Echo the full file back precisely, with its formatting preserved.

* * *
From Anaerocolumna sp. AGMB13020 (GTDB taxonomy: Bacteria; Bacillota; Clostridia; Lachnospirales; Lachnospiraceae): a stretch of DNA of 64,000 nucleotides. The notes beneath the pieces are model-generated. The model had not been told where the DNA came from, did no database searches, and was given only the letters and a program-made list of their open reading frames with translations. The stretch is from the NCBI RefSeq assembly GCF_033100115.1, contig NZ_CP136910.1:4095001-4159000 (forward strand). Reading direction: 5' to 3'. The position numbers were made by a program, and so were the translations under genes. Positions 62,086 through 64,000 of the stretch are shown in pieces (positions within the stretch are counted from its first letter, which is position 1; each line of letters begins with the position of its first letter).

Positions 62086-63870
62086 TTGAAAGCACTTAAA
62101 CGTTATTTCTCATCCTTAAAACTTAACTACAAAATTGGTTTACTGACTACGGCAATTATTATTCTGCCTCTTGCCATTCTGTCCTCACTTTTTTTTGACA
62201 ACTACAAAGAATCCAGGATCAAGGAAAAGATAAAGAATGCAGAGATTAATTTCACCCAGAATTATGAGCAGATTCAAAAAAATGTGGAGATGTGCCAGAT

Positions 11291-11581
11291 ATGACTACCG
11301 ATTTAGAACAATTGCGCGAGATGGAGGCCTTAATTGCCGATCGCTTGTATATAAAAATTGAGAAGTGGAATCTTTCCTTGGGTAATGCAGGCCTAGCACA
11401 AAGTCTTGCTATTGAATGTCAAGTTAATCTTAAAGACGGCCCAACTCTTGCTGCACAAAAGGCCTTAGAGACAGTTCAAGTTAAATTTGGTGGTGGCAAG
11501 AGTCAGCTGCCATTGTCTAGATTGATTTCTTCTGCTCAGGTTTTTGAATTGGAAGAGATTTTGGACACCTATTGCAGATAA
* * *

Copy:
From Anaerocolumna sp. AGMB13020 (GTDB taxonomy: Bacteria; Bacillota; Clostridia; Lachnospirales; Lachnospiraceae): a stretch of DNA of 64,000 nucleotides. The notes beneath the pieces are model-generated. The model had not been told where the DNA came from, did no database searches, and was given only the letters and a program-made list of their open reading frames with translations. The stretch is from the NCBI RefSeq assembly GCF_033100115.1, contig NZ_CP136910.1:4095001-4159000 (forward strand). Reading direction: 5' to 3'. The position numbers were made by a program, and so were the translations under genes. Positions 62,086 through 64,000 of the stretch are shown in pieces (positions within the stretch are counted from its first letter, which is position 1; each line of letters begins with the position of its first letter).

Positions 62086-63870
62086 TTGAAAGCACTTAAA
62101 CGTTATTTCTCATCCTTAAAACTTAACTACAAAATTGGTTTACTGACTACGGCAATTATTATTCTGCCTCTTGCCATTCTGTCCTCACTTTTTTTTGACA
62201 ACTACAAAGAATCCAGGATCAAGGAAAAGATAAAGAATGCAGAGATTAATTTCACCCAGAATTATGAGCAGATTCAAAAAAATGTGGAGATGTGCCAGAT

Positions 11291-11581
11291 ATGACTACCG
11301 ATTTAGAACAATTGCGCGAGATGGAGGCCTTAATTGCCGATCGCTTGTATATAAAAATTGAGAAGTGGAATCTTTCCTTGGGTAATGCAGGCCTAGCACA
11401 AAGTCTTGCTATTGAATGTCAAGTTAATCTTAAAGACGGCCCAACTCTTGCTGCACAAAAGGCCTTAGAGACAGTTCAAGTTAAATTTGGTGGTGGCAAG
11501 AGTCAGCTGCCATTGTCTAGATTGATTTCTTCTGCTCAGGTTTTTGAATTGGAAGAGATTTTGGACACCTATTGCAGATAA